Pigs are farmstead favorites as a cost-effective food source, putting weight on faster and with less feed than most other meat animals require. A butchered pig can feed a family of five for a year, and small-scale pork operations, once called “mortgage lifters” for their small farm profit potential, offer creative individuals an income source. Though relatively easy to raise in an established system, there are cost considerations that pig farmers and homesteaders must face.
Pigs’ voracious appetites are more than just cultural caricature — hogs love to eat. Though they have a profit-friendly feed conversion rate, their food requirements are not negligible; in fact, feeding a pig intended for meat is potentially a pig farmer’s biggest cost. Feed costs are variable and subject to inflation, with conventional versus organic price differentials and available supplements affecting final numbers. In 2012, conventional feed cost about 30 cents a pound and organic averaged 80 cents a pound. A single pig consumed an average of 800 pounds of feed in the time required to reach slaughter weight, so one hog will consume more than $200 in food.
Water Your Hog
Pigs cannot sweat. They need a lot of water to stay cool and maintain biological functions. In fact, a pig denied water will die in a matter of hours, and improper water cleanliness is a potential source of pathogenic disease. By the time a pig has reached finishing weight, he’ll need 3 to 5 gallons of clean water every day. Water prices are highly variable, ranging from free well water to city water prices from a local municipality, so hydration costs can only be calculated on a case-by-case basis. Alternative water sources such as rainwater collection/cistern storage systems or on-site bodies of water can greatly offset water costs.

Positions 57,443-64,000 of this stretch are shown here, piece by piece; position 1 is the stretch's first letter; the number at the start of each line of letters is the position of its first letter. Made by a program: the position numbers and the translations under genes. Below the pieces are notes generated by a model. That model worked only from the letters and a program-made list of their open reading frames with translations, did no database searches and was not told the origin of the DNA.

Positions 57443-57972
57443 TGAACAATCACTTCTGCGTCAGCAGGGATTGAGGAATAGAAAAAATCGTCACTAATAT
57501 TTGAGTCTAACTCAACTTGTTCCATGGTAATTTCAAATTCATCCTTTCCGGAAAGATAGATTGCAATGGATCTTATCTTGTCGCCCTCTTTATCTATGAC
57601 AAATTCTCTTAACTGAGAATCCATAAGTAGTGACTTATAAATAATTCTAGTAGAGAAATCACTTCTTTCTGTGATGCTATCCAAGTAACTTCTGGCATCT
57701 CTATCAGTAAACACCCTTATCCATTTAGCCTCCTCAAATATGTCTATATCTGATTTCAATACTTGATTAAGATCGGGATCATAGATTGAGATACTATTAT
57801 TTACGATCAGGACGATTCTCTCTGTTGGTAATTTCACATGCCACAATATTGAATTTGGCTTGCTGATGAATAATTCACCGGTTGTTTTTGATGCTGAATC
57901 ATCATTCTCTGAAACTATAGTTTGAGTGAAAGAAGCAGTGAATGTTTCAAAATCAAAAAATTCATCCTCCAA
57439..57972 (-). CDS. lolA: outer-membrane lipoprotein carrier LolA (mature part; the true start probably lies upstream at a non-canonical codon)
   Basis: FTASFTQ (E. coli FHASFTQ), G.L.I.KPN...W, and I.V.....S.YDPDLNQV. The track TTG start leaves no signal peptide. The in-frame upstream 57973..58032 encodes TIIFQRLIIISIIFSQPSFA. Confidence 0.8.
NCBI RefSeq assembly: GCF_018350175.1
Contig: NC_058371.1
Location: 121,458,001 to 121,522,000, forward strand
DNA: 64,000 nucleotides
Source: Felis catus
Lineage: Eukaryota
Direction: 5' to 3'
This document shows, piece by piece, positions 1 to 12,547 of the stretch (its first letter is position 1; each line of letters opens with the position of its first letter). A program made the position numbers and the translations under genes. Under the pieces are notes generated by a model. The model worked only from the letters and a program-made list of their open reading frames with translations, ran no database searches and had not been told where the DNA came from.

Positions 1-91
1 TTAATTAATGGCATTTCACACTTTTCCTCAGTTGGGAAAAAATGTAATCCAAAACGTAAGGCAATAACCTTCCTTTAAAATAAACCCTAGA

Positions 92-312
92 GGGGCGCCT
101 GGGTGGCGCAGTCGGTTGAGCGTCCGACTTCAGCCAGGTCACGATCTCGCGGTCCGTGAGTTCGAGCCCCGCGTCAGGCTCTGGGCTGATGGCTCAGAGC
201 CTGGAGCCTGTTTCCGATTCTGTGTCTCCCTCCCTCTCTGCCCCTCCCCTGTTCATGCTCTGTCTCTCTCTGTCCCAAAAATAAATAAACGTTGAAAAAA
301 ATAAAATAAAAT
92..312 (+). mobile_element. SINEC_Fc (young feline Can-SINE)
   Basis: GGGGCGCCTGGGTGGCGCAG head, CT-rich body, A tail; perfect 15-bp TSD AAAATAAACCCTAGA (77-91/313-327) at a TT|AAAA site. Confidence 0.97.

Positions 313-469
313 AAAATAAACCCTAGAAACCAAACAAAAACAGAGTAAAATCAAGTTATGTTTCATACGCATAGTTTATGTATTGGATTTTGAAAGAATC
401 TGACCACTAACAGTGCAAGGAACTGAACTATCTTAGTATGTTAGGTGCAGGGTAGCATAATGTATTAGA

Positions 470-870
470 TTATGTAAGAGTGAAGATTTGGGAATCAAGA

One of the biggest challenges to keeping pigs is keeping the pigs: These highly intelligent creatures are adept escape artists who require adequate containment to prevent their mad dash to the woods. Technically, one pig needs only a 10-square-foot space to live in, so a minimalist enclosure is possible — though many prefer to pasture their pigs to decrease waste buildup and offset feed costs. Electric fencing is a popular containment system, though costs for this run well over $200. Hog panel fencing is another option, with one 16-foot section costing around $20.
Pigs raised for food require one final and all-important set of costs: Processing. Home slaughter and butchering are a solution for family food sources, but most states require USDA-inspected facilities handle any meat intended for public sale. Slaughter of one hog runs around $50, butchering around $150 and further processing, such as sausage making or bacon and ham preparation, around $60 . Informed decisions made with a trusted processor can reduce costs, but the average price for processing one hog will likely run between $250 and $300.